John Keats, who belonged to the next generation of Romantic poets began, in June 1818, a walking tour of Scotland and the Lake District with his friend Charles Armitage Brown. More and more people undertook walking tours through the 19th century, of which the most famous is Robert Louis Stevenson's journey through the Cévennes in France with a donkey, recorded in his Travels with a Donkey. Stevenson published in 1876 his famous essay "Walking Tours"; the subgenre of travel writing produced many classics in the subsequent 20th century. An early American example of a book that describes an extended walking tour is naturalist John Muir's A Thousand Mile Walk to the Gulf, a posthumous published account of a long botanizing walk, undertaken in 1867. Due to industrialisation in England, people began to migrate to the cities where living standards were cramped and unsanitary, they would escape the confines of the city by rambling about in the countryside. However, the land in England around the urban areas of Manchester and Sheffield, was owned and trespass was illegal.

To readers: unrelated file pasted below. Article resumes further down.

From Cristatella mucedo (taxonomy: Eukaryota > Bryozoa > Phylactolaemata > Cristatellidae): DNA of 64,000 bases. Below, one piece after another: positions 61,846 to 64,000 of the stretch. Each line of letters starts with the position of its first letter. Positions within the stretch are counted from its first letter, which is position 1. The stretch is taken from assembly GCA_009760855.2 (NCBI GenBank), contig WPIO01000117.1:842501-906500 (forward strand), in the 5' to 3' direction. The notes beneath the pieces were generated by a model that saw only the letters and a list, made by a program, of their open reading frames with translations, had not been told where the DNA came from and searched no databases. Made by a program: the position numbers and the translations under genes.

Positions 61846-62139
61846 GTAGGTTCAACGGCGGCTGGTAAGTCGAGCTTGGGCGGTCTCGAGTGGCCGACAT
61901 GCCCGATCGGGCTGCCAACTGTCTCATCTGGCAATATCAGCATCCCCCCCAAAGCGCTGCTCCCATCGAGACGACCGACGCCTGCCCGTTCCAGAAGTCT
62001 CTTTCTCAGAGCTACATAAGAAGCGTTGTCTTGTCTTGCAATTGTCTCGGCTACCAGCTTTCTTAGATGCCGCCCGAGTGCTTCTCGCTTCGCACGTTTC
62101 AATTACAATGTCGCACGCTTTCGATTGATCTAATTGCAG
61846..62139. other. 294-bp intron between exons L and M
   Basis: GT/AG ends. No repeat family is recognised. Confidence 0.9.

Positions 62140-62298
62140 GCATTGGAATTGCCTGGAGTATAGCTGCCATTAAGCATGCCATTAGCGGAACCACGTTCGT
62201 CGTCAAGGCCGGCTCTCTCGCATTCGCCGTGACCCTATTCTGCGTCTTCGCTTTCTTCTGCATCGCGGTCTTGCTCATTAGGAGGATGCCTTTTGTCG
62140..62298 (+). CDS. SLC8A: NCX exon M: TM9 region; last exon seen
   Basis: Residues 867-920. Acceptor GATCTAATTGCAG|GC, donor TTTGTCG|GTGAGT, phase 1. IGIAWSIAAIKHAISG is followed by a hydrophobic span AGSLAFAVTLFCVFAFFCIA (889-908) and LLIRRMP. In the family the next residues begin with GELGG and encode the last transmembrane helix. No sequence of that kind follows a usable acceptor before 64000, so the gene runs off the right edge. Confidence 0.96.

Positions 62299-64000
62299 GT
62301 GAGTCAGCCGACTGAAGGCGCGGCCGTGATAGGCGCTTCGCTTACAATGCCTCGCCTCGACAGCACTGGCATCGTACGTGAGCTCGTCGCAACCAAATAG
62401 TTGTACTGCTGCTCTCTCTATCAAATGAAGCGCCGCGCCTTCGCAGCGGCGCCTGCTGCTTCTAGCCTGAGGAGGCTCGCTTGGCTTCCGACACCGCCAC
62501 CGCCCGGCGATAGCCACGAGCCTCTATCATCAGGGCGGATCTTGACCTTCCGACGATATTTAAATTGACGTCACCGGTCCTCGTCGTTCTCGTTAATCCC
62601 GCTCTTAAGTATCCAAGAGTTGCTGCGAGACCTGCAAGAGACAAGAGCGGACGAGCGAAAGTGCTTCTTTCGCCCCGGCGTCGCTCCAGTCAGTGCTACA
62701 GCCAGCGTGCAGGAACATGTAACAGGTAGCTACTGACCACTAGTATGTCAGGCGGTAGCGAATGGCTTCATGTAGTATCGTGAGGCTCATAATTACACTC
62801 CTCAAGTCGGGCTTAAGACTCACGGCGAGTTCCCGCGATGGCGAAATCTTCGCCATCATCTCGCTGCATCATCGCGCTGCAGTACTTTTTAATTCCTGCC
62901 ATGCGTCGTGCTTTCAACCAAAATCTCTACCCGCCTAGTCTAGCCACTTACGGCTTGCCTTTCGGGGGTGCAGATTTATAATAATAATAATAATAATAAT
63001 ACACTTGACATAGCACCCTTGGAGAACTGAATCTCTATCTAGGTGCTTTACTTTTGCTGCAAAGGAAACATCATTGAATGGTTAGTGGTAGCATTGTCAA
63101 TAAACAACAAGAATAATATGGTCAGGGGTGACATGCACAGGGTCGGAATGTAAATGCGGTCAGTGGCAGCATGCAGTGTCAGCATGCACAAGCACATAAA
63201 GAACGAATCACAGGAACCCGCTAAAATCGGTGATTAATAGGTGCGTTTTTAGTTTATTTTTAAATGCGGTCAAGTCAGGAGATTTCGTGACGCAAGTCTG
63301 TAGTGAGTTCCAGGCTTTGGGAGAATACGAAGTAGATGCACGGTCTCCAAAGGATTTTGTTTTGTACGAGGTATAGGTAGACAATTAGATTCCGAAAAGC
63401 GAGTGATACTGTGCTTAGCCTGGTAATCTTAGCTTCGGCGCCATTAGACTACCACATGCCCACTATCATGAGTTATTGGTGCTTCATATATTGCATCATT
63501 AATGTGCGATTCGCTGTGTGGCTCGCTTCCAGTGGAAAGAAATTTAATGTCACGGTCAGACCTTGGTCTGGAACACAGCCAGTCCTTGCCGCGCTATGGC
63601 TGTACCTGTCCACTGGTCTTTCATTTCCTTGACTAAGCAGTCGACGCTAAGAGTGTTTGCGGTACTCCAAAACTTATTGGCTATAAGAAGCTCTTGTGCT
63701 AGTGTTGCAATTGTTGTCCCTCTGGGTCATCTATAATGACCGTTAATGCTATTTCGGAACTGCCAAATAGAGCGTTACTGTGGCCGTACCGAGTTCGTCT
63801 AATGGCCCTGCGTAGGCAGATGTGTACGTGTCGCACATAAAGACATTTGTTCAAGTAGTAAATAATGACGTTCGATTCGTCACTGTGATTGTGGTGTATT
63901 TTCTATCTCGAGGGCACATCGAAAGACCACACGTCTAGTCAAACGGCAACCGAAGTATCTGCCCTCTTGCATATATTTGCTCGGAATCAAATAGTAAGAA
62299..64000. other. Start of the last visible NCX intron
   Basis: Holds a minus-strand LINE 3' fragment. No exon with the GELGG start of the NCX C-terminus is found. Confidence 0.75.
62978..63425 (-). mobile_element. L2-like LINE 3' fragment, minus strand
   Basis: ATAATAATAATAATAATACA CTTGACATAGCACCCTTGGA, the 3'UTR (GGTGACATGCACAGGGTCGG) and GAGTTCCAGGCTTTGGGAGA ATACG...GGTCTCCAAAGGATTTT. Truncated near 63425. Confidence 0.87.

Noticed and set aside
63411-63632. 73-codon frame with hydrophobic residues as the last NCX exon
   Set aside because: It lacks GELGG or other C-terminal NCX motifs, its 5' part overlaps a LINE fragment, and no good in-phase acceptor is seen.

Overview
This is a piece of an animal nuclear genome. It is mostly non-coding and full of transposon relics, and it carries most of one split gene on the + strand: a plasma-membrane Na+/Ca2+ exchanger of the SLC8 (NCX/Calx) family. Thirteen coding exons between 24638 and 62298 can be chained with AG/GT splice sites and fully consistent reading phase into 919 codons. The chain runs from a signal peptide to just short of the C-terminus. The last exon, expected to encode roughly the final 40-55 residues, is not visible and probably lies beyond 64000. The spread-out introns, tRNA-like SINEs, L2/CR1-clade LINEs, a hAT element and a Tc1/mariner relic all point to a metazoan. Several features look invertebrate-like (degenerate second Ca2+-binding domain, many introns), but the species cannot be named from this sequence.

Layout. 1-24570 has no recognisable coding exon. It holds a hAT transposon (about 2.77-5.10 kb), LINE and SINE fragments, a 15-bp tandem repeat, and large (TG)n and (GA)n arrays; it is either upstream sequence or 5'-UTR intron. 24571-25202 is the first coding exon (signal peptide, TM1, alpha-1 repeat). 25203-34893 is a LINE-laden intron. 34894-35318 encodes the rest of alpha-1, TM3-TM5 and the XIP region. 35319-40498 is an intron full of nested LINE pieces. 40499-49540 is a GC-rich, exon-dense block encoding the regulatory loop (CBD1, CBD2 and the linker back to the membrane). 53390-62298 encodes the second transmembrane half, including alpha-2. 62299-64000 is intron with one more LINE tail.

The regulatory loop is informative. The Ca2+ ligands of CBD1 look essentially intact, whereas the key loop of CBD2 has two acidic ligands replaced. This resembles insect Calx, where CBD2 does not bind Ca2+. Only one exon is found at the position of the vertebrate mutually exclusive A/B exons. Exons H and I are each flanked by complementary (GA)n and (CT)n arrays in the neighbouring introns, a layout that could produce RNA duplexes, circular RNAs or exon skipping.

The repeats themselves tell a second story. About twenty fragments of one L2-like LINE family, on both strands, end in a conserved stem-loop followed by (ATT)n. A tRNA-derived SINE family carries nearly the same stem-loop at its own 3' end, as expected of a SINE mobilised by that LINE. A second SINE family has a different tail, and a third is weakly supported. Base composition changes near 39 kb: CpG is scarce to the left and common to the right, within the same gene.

Rambling clubs soon sprang up in the north and began politically campaigning for the legal'right to roam'. One of the first such clubs, was'Sunday Tramps' founded by Leslie White in 1879; the first national grouping, the Federation of Rambling Clubs, was formed in London in 1905 and was patronized by the peerage. Access to Mountains bills, that would have legislated the public's'right to roam' across some private land, were periodically presented to Parliament from 1884 to 1932 without success. In 1932, the Rambler’s Right Movement organized a mass trespass on Kinder Scout in Derbyshire. Despite attempts on the part of the police to prevent the trespass from going ahead it was achieved due to massive publicity; however the Mountain Access Bill, passed in 1939 was opposed by many walkers' organizations, including The Ramblers, who felt that it did not